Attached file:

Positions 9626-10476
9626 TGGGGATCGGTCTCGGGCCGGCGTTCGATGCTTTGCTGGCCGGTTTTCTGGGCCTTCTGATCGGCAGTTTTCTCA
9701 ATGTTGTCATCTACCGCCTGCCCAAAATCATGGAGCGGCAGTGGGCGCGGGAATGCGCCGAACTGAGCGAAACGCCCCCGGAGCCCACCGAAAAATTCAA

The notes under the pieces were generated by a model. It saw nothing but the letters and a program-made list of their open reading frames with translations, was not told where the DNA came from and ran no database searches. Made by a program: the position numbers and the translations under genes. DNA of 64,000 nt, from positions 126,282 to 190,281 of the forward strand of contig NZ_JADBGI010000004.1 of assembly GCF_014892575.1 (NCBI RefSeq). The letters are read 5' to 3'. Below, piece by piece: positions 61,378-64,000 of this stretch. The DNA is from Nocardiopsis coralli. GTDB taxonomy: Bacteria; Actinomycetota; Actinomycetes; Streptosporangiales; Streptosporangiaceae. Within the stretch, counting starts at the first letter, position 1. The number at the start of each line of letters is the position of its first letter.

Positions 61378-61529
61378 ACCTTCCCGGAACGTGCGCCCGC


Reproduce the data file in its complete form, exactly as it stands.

Positions 9626-10476
9626 TGGGGATCGGTCTCGGGCCGGCGTTCGATGCTTTGCTGGCCGGTTTTCTGGGCCTTCTGATCGGCAGTTTTCTCA
9701 ATGTTGTCATCTACCGCCTGCCCAAAATCATGGAGCGGCAGTGGGCGCGGGAATGCGCCGAACTGAGCGAAACGCCCCCGGAGCCCACCGAAAAATTCAA

The notes under the pieces were generated by a model. It saw nothing but the letters and a program-made list of their open reading frames with translations, was not told where the DNA came from and ran no database searches. Made by a program: the position numbers and the translations under genes. DNA of 64,000 nt, from positions 126,282 to 190,281 of the forward strand of contig NZ_JADBGI010000004.1 of assembly GCF_014892575.1 (NCBI RefSeq). The letters are read 5' to 3'. Below, piece by piece: positions 61,378-64,000 of this stretch. The DNA is from Nocardiopsis coralli. GTDB taxonomy: Bacteria; Actinomycetota; Actinomycetes; Streptosporangiales; Streptosporangiaceae. Within the stretch, counting starts at the first letter, position 1. The number at the start of each line of letters is the position of its first letter.

Positions 61378-61529
61378 ACCTTCCCGGAACGTGCGCCCGC